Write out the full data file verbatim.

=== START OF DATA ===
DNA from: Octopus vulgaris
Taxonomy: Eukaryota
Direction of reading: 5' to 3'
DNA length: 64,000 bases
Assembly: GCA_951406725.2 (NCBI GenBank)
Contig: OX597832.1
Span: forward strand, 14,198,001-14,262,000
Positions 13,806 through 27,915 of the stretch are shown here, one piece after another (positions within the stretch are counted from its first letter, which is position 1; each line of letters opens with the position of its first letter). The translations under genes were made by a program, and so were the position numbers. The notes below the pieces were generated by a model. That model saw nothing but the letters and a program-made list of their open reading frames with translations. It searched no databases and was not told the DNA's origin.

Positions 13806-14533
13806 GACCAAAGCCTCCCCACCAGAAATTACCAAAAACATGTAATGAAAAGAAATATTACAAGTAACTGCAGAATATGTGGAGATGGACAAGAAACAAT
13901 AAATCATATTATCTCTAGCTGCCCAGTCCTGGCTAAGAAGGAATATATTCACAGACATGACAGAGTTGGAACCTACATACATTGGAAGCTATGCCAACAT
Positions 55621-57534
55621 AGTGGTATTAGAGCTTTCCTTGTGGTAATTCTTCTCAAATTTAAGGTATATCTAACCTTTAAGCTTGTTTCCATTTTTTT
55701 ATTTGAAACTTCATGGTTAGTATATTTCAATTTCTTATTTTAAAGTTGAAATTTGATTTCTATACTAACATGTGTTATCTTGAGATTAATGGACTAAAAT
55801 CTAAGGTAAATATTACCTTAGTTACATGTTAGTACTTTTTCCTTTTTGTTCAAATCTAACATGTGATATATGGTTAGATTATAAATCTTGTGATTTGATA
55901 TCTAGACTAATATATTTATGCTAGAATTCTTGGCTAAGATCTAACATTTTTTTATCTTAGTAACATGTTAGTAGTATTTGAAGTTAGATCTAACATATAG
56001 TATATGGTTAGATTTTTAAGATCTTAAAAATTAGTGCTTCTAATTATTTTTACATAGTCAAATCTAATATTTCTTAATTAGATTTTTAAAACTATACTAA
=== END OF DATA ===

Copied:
DNA from: Octopus vulgaris
Taxonomy: Eukaryota
Direction of reading: 5' to 3'
DNA length: 64,000 bases
Assembly: GCA_951406725.2 (NCBI GenBank)
Contig: OX597832.1
Span: forward strand, 14,198,001-14,262,000
Positions 13,806 through 27,915 of the stretch are shown here, one piece after another (positions within the stretch are counted from its first letter, which is position 1; each line of letters opens with the position of its first letter). The translations under genes were made by a program, and so were the position numbers. The notes below the pieces were generated by a model. That model saw nothing but the letters and a program-made list of their open reading frames with translations. It searched no databases and was not told the DNA's origin.

Positions 13806-14533
13806 GACCAAAGCCTCCCCACCAGAAATTACCAAAAACATGTAATGAAAAGAAATATTACAAGTAACTGCAGAATATGTGGAGATGGACAAGAAACAAT
13901 AAATCATATTATCTCTAGCTGCCCAGTCCTGGCTAAGAAGGAATATATTCACAGACATGACAGAGTTGGAACCTACATACATTGGAAGCTATGCCAACAT
Positions 55621-57534
55621 AGTGGTATTAGAGCTTTCCTTGTGGTAATTCTTCTCAAATTTAAGGTATATCTAACCTTTAAGCTTGTTTCCATTTTTTT
55701 ATTTGAAACTTCATGGTTAGTATATTTCAATTTCTTATTTTAAAGTTGAAATTTGATTTCTATACTAACATGTGTTATCTTGAGATTAATGGACTAAAAT
55801 CTAAGGTAAATATTACCTTAGTTACATGTTAGTACTTTTTCCTTTTTGTTCAAATCTAACATGTGATATATGGTTAGATTATAAATCTTGTGATTTGATA
55901 TCTAGACTAATATATTTATGCTAGAATTCTTGGCTAAGATCTAACATTTTTTTATCTTAGTAACATGTTAGTAGTATTTGAAGTTAGATCTAACATATAG
56001 TATATGGTTAGATTTTTAAGATCTTAAAAATTAGTGCTTCTAATTATTTTTACATAGTCAAATCTAATATTTCTTAATTAGATTTTTAAAACTATACTAA